Hi friends. I’m sorry for neglecting you. You see, we started spending time together back in the dead of winter – actually, wait, bad excuse seeing as we didn’t have winter this year. Anyways. We got together at a time of year where there’s a lull, and I needed to find some way to fill my time. We evolved, and you even brought me over 1,000 views! But now, the sun is shining, and a million other things are getting the best of my attention, and you have become dusty. But no matter, we’re here now, and it’s time for a bit of bloggy spring (basically summer) cleaning.
In all seriousness though, it’s been hard for me to keep up with this blog lately! But hopefully I can redeem myself. Which I’d like to do – and still need to have my celebratory blog dinner! Thank you all so much for checking out my rambles and photos. It really does mean a lot to me, and I’m always open to topic or meal ideas.
I posted these photos of the farm earlier, but thought I’d bring them up again to honor the New Harmony Farm CSA’s first distribution of the season! Last week, I came home with a pile of garlic scapes, salad turnips (tasty, sweet white turnips that are great raw), pea tendrils (the edible leaf and flower shoots from pea plants), cabbage, and lettuce. I can’t help but gobble it up, which is a good thing since I’ve gone a little garden crazy this year. I’ve been consumed by revamping our garden and installing raised beds. A genius friend of mine casually mentioned that you can make raised beds out of old bookcases! I’m all about it – no need to buy any materials if you already have one you’re not using, no difficult construction, and not to mention it’s just so resourceful and making good use of “junk”! We happened to have an old 6-shelf bookcase not being used in the garage, so I took the back off, laid down some mesh, and put a yard of organic loam and compost in the 6 existing sections. So so cool!!
I finally finished the whole garden this past weekend. In my raised bed, I have Greek oregano, green peppers, jalapenos, nasturtiums, lettuce, lemon verbena, cucumbers, rhubarb, and tomatoes. That alone would probably be enough to keep me snacking throughout the summer, but I have more jalapeno and green pepper plants, strawberries, borage, dill, basil (both green and purple), cilantro, parsely, rosemary, sage, more tomatoes, kale, spearmint and peppermint, peaches, cherries, sunflowers. I’m balking a little bit just looking at the list…here’s to keeping up with the garden; cooking, photography, and the blog; yoga; running; oh and not to mention my two jobs and social life. But hey, it’s summer and you only live once! What better way to celebrate than through food?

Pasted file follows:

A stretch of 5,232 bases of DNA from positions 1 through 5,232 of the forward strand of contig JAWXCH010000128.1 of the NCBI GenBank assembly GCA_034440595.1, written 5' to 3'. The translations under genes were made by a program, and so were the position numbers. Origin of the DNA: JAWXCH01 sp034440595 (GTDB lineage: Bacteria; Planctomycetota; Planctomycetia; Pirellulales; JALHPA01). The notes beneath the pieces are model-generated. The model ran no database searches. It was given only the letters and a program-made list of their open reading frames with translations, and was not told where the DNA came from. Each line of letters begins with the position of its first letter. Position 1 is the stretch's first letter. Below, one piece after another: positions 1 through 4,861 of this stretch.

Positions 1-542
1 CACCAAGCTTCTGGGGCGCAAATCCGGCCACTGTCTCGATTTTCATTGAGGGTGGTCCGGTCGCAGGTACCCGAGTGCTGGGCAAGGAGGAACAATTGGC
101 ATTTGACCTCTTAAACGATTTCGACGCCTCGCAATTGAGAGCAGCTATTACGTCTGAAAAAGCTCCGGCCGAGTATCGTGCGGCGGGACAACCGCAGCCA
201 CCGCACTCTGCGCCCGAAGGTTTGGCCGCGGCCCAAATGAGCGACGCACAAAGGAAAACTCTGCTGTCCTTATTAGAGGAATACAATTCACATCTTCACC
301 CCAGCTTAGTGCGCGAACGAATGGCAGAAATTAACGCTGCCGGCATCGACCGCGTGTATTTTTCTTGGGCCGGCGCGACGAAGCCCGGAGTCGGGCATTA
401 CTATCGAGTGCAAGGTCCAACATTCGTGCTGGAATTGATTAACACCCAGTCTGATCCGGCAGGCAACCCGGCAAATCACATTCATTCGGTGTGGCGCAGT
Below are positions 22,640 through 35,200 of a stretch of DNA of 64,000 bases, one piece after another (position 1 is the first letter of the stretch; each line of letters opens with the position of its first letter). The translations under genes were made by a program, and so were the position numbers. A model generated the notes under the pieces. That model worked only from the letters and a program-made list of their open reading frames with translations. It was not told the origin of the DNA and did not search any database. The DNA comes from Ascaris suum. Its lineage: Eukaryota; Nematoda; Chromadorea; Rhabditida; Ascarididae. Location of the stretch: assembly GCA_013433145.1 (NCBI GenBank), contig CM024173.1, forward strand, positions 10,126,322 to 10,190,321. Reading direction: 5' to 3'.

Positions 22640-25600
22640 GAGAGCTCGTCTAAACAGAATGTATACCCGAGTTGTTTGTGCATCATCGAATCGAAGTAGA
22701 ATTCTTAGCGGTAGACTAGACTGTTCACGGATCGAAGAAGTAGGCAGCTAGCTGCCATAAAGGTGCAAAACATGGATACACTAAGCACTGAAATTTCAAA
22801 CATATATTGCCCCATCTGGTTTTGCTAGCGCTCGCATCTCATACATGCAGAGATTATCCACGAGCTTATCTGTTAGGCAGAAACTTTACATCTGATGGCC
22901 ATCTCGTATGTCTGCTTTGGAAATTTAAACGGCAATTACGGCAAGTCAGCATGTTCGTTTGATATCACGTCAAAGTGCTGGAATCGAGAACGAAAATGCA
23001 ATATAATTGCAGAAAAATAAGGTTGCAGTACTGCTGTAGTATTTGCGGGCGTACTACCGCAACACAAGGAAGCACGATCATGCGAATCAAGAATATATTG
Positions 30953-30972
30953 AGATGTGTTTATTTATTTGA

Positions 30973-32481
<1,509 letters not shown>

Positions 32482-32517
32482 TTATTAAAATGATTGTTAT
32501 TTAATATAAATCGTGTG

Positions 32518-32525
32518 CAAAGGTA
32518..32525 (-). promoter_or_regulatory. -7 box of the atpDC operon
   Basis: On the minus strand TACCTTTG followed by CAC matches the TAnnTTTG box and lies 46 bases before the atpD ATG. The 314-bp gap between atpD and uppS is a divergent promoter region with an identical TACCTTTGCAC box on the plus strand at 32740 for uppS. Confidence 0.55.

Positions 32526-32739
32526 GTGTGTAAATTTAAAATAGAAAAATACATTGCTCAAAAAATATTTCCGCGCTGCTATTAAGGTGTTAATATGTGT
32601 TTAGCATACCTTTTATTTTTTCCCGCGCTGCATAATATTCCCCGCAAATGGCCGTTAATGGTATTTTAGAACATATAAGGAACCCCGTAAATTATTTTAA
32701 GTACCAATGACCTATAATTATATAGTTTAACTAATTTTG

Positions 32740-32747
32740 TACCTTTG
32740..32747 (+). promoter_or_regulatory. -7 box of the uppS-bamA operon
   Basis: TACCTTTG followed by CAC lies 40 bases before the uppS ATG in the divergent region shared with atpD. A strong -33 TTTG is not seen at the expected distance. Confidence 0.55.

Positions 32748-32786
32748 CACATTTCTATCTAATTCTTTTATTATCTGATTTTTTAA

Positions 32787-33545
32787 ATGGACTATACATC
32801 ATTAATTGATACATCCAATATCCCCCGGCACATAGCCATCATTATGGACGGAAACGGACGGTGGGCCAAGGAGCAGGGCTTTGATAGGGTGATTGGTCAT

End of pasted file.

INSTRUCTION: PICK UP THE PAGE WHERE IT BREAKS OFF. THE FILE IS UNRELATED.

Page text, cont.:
My next couple of posts – or actually until October or so – will highlight delicious, fresh ingredients from the CSA and my garden. If you’ve ever wondered what to do with that random vegetable you’ve never heard of, or just can’t stand to eat that other veggie the same old way again, it’ll be my goal to help you try something new with it.
Sunday, I made a super yummy omelette with fresh, local ingredients. I can’t say I’m Paleo – nor am I even trying to be. But, I think this would fit in nicely with a Paleo diet, if that is something that interests you. I believe the cheese is fine, since it’s from grass-fed cow’s milk (the grass-fed part is key). I also didn’t add any milk to the eggs…compensated a bit with the butter though 😉
- Three fresh eggs, whisked
- Garlic scapes, finely chopped
- Pea tendrils (leaves and flowers – just pick them off the shoots)
- Raw, grass-fed cow’s milk cheese
- Bacon cooked til crispy, seasoned with cayenne
I cooked the cayenne-spiced bacon while starting up the omelette, to ensure it got nice and crispy. Over low heat, sautee the garlic scapes in butter until fragrant. Pour in the eggs and make sure the garlic is spread out evenly. It’s really important to keep the heat low and just be patient. I’m sure the way I make omelettes is different than some, but I typically let it sit for a couple minutes, then turn the pan 90 degrees to get even heat before flipping it. After flipping, it really only needs enough time to add the rest of the ingredients and heat for a second, before folding in half and devouring. Throw on the raw pea tendril leaves, cheese, and two slices of bacon. The pea tendril leaves are so delicate that just the heat of the eggs will cook them enough, and save the flavor. You’ll want to save the flowers for the side since they’re just so pretty, but still edible. If the bacon is crispy enough, you can just add the slices whole like I did, and they’ll break apart easily. Pepper if you want it.
Enjoy outside – with or without a mimosa…